Training will start on Sunday 10th September at TRURO SCHOOL
Timings for Training
In order to accommodate everyone we will be training as follows:
- U8 – 12:00 – 13:00
- U10 – 12:00 – 13:00
- U12 – 13:00 – 14:30
- U14 – 14:30 – 16:00
- Players will be asked to wait outside the pitch until they have been marked as attending.
- Players will enter the pitch through ‘the cage’ and make sure they have been registered. Finishing players will be asked to exit through the other gate which is in the ‘right hand corner’ as you look at the pitch from the car park.
- Parents can continue to congregate on ‘the bank’ during sessions, it’s especially nice in the warm weather it
- Registration this season (and for future seasons) will be via the Truro Hockey Club ‘ClubBuzz’ site. This enables us to be fully GDPR compliant, operate ‘hands free’ registration and in time will help us with overall club administration.
- Players already registered will simply need to renew their registration and the system should have sent a link out prompting you to do that.
- Each player has to be registered individually but please use parental email addresses when setting up as it’s a two stage affair. You can change this later when the player is registered.
- The process is a tiny bit clunky but it genuinely only takes 5 minutes in total. The website is being updated and we may have use of a Club Buzz team management app as well.
How to apply for membership…
MEMBER SIGN UP TIPS
- Fill out the form here
- We will then approve your membership application
- Download the Club Buzz app
- You will then receive an email with a link to setup a password and login.
- From here you can login to the club buzz app. (RECOMMENDED) or our website
- Login and fill out your player details including medical & emergency contact info !!! ESSENTIAL !!!
- You can then use the app to chat to your team AND fill out your availability for fixtures
- You can also setup Direct Debit payments once you are logged in.
If you are experiencing further difficulties please contact Tom O’Boyle on: 07835 770489
Payment and subs
We have kept subs to the same rate as last year:
- £85 for one child
- £75 for further siblings
The club system, called ClubBuzz, will, in time enable us to administer the junior club in a more efficient way. In due course I will be able to schedule matches and teams on the system and players/parents can confirm availability online. More immediately it will enable me to communicate with you during the season with my weekly updates and also with regards to upcoming matches and competitions. We are looking to use their app to manage teams and availability too.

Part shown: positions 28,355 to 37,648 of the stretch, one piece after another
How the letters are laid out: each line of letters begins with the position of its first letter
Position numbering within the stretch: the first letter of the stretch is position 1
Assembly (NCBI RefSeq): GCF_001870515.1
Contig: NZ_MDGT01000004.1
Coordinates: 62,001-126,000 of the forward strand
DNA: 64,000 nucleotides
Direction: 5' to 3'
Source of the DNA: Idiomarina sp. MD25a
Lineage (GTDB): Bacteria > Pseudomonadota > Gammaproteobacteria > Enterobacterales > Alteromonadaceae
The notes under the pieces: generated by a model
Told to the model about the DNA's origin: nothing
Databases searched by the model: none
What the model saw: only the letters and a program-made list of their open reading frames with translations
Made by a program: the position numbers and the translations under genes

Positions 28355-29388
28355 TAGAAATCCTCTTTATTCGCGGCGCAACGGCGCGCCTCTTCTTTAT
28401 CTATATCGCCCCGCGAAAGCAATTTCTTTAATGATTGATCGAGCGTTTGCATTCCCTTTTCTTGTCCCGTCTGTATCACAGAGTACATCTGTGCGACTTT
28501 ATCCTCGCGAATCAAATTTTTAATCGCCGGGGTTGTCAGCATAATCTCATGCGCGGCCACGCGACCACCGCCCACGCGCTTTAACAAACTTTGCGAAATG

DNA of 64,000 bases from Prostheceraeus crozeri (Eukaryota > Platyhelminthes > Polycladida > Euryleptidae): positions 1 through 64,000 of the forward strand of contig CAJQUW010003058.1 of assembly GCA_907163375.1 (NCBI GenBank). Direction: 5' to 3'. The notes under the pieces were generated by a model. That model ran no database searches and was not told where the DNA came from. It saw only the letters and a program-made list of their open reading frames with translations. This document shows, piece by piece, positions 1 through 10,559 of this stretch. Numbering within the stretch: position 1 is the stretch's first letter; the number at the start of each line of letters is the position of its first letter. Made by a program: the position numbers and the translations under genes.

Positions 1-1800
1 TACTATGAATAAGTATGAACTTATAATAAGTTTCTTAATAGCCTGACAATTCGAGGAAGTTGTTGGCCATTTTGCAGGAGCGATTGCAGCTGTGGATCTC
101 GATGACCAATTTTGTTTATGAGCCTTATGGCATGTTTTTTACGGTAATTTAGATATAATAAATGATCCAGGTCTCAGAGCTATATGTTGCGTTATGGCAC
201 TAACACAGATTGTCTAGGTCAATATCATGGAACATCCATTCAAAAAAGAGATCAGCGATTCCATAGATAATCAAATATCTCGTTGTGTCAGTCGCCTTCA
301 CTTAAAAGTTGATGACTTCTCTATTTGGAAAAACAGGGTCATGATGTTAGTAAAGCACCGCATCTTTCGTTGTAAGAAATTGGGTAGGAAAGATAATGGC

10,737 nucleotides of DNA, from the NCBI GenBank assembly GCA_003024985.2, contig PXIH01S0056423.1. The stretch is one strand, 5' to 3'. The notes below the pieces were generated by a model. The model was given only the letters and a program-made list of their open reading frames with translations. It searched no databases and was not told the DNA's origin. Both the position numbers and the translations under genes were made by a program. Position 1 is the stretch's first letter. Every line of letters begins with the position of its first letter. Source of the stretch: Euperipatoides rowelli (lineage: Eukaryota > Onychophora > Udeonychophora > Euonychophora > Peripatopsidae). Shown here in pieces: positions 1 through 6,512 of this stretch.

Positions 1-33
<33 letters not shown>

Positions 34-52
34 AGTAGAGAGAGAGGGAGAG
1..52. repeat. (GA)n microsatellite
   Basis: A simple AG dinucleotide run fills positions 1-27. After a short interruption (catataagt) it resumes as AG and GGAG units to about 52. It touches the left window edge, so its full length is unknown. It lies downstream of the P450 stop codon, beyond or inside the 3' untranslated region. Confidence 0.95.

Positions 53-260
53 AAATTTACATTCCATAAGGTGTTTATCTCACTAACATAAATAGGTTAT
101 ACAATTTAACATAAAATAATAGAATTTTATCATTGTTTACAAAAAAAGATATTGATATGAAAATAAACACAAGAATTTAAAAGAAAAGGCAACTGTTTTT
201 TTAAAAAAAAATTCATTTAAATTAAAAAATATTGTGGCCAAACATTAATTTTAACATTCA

Hockey Kit and Equipment
We have decided to change the supplier of the hockey shirts and hoodies this season to Y1 Hockey. This is the same supplier that supplies the senior club and it will help with the ‘one club’ ethos that we are trying to promote.
The shirts come up a little small and as kids grow I would suggest ordering the size up.
Penalty (short) Corner Face Masks
Due to COVID we no longer supply penalty corner masks so we encourage parents to source them. Penalty corners masks aren’t a requirement, they are optional, but parents and players often feel more confident (plus I think the kids like wearing them because they look fierce in them.) It is worth noting that in 7 a-side games ANY child may be required to defend a penalty corner so if you wish your child to wear one then unfortunately this is a new cost this season. Thanks COVID!!
For any parents wishing to buy a new mask then they are readily available online. I would look out for brands like:
Sites to check are:
The TK 3.1 is what we used for the U12 boys and U14 Boys last season and they are great value for money too.
Masks should be clearly labelled – they can even be decorated or personalised with stickers so that children can distinguish them, provided that the decoration doesn’t affect the visibility or protrude from the mask (i.e. is flat – you can’t stick bears teeth or studs to them to make them more fierce!!)
Most players in the club already have sticks but for anyone looking to buy new sticks for their children or for new players that haven’t got their own stick then here is a quick guide. Sticks are either made of wood or (more commonly these days) a composite of Fibreglass, Carbon and Aramid. Wooden sticks are great entry level sticks for very young players but they wear out quickly on Astro pitched and players soon grow out of them. However, they do have a ‘softer’ touch on the ball and can make life easier for new players when it comes to controlling the ball. Composite sticks are now the stick of choice for most players at most levels but they come in different shapes, sizes and composites.
Stick length is very much a personal choice – I was coached by GB legend Sean Kerly as a kid and he always said ‘Use the longest stick you can comfortably hold.’ – Other international players and coaches prefer shorter sticks.
Most U8’s and 10s start with 28” or 30” stick. By the time they hit U12’s that goes up to 34” or 35” and U14’s (most of whom are taller than me anyway) are playing with full adult sticks that tend to be either 36.5” or 37.5”.